DENVER -- An Atlanta attorney quarantined with a dangerous strain of tuberculosis apologized to his fellow plane passengers in an interview aired Friday, and insisted he was told he wasn't contagious or a threat to anyone.
"I've lived in this state of constant fear and anxiety and exhaustion for a week now, and to think that someone else is now feeling that, I wouldn't want anyone to feel that way. It's awful," Andrew Speaker told ABC's "Good Morning America" from his hospital room in Denver.
Sitting in street clothes but speaking through a face mask, he repeatedly apologized to the dozens of airline passengers and crew members now anxiously awaiting their own test results because of the exposure to him.
"I don't expect for people to ever forgive me. I just hope that they understand that I truly never meant to put them in harm," he said, his voice cracking.
Speaker, 31, said he, his doctors and the federal Centers for Disease Control and Prevention all knew he had TB that was resistant to front-line drugs before he flew to Europe for his wedding and honeymoon last month. But he said he was advised then that he wasn't contagious or a danger to anyone.
Officials told him they would prefer he didn't fly, but no one ordered him not to, he said. Speaker said his father, also a lawyer, taped that meeting.
"My father said, 'OK, now are you saying, prefer not to go on the trip because he's a risk to anybody, or are you simply saying that to cover yourself?' And they said, we have to tell you that to cover ourself, but he's not a risk."
Speaker was in Europe when he learned tests showed he had, not just TB, but an especially dangerous, extensively drug-resistant strain.
"He was told in no uncertain terms not to take a flight back," said Dr. Martin Cetron, director of the CDC's division of global migration and quarantine. Cetron said Wednesday that in conversations between health officials and Speaker before the flight, "they clearly told him not to travel," but "there were no legal orders in place preventing his travel, and no laws were broken."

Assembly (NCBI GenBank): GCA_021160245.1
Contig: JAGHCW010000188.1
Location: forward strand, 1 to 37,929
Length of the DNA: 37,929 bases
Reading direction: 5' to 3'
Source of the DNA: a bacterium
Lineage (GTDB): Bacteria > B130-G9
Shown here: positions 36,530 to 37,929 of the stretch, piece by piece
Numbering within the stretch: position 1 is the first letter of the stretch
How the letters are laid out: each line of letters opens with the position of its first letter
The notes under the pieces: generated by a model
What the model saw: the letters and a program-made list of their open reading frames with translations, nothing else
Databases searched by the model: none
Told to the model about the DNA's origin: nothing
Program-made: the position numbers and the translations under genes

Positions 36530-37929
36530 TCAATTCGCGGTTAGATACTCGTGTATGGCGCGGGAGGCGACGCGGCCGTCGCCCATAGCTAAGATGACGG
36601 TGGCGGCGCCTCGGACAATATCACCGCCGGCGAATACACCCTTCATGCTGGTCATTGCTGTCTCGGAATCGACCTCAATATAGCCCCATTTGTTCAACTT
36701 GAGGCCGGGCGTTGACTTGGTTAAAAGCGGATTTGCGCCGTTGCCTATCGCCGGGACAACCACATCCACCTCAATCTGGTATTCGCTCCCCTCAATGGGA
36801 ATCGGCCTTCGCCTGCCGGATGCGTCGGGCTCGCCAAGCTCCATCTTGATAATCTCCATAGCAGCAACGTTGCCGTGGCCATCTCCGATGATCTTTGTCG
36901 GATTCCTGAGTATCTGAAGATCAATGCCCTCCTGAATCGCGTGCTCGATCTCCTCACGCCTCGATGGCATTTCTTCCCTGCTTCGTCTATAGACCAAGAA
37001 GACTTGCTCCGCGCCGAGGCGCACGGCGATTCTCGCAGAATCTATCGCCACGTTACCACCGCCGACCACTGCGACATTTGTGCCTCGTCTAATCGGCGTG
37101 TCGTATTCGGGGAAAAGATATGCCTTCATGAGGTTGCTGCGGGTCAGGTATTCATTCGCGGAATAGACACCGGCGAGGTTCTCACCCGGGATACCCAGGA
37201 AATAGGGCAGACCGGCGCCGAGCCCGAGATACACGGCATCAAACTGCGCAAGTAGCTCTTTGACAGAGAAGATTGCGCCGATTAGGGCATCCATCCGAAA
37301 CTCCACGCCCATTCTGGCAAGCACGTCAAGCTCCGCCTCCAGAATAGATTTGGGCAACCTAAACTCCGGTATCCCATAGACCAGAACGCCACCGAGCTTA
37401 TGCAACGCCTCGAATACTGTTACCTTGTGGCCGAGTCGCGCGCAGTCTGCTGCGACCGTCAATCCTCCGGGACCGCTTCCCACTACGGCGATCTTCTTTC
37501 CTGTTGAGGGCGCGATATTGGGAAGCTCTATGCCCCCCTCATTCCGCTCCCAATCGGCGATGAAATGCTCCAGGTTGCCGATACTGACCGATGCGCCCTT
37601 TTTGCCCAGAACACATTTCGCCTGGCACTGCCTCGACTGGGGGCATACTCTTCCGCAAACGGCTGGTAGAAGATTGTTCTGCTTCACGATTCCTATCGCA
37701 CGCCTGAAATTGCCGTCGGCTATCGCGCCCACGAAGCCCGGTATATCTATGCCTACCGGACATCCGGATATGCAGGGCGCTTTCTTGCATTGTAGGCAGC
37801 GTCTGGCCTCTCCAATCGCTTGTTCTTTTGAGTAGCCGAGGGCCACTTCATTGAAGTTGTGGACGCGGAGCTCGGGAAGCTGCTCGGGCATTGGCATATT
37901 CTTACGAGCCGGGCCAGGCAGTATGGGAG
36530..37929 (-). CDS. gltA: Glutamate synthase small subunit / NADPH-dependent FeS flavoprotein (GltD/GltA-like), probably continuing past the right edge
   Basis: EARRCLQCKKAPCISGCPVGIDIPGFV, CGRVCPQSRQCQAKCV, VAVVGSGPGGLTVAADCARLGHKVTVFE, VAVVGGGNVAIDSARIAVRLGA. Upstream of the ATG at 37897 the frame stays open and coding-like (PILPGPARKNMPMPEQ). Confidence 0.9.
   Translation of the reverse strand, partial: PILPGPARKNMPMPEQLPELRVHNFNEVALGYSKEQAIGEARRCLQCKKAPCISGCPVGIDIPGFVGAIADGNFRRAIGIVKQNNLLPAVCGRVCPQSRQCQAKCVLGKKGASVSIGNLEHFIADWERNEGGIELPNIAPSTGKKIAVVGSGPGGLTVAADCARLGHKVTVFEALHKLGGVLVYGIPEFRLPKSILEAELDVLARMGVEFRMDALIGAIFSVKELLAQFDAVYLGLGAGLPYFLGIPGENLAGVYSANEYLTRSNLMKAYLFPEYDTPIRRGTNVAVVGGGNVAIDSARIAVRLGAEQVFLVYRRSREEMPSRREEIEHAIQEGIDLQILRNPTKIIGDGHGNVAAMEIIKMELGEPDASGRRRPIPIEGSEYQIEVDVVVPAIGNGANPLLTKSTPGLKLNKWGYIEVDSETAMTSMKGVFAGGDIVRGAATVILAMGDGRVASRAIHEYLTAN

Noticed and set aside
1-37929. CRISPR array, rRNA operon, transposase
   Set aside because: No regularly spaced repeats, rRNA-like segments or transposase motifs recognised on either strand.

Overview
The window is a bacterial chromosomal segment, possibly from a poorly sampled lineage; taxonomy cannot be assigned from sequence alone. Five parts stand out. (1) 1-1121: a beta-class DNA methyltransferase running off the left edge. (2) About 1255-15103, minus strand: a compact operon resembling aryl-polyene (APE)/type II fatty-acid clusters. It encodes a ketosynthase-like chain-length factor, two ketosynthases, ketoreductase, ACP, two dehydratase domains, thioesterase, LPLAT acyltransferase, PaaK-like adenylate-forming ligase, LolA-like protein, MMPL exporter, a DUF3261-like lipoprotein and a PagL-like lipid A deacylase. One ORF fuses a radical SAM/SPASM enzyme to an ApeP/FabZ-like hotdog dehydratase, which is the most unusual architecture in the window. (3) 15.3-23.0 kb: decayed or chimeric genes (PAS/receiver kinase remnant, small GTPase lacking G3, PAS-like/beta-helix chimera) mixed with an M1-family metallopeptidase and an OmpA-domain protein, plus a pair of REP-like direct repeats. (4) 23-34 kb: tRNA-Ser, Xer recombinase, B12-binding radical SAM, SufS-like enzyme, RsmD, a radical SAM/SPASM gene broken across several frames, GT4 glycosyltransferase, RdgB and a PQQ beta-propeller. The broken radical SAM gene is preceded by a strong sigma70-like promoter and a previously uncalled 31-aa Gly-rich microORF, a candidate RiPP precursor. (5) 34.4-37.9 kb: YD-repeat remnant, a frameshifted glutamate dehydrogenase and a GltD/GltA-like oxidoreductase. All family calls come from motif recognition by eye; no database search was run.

Speaker, his new wife and her 8-year-old daughter were already in Europe when the CDC contacted him and told him to turn himself in immediately at a clinic there and not take another commercial flight.
He said he felt as if the CDC had suddenly "abandoned him." At that point, he said, he believed if he didn't get to the specialized clinic in Denver, he would die.
"Before I left, I knew that it was made clear to me, that in order to fight this, I had one shot, and that was going to be in Denver," he said. If doctors in Europe tried to treat him and it went wrong, he said, "it's very real that I could have died there."
Even though U.S. officials had put Speaker on a warning list, he caught a flight to Montreal and then drove across the U.S. border on May 24 at Champlain, N.Y. A border inspector who checked him disregarded a computer warning to stop Speaker, officials said Thursday.
The unidentified inspector later said the infected man seemed perfectly healthy and that he thought the warning was merely "discretionary," officials briefed on the case told The Associated Press. They spoke on condition of anonymity because the matter is still under investigation. The inspector has since been removed from border duty.
The next day, Speaker became the first infected person quarantined by the U.S. government since 1963.
He was flown by medical transport Thursday to National Jewish Medical and Research Center, where doctors put him in an isolation room where he will be treated with oral and intravenous antibiotics.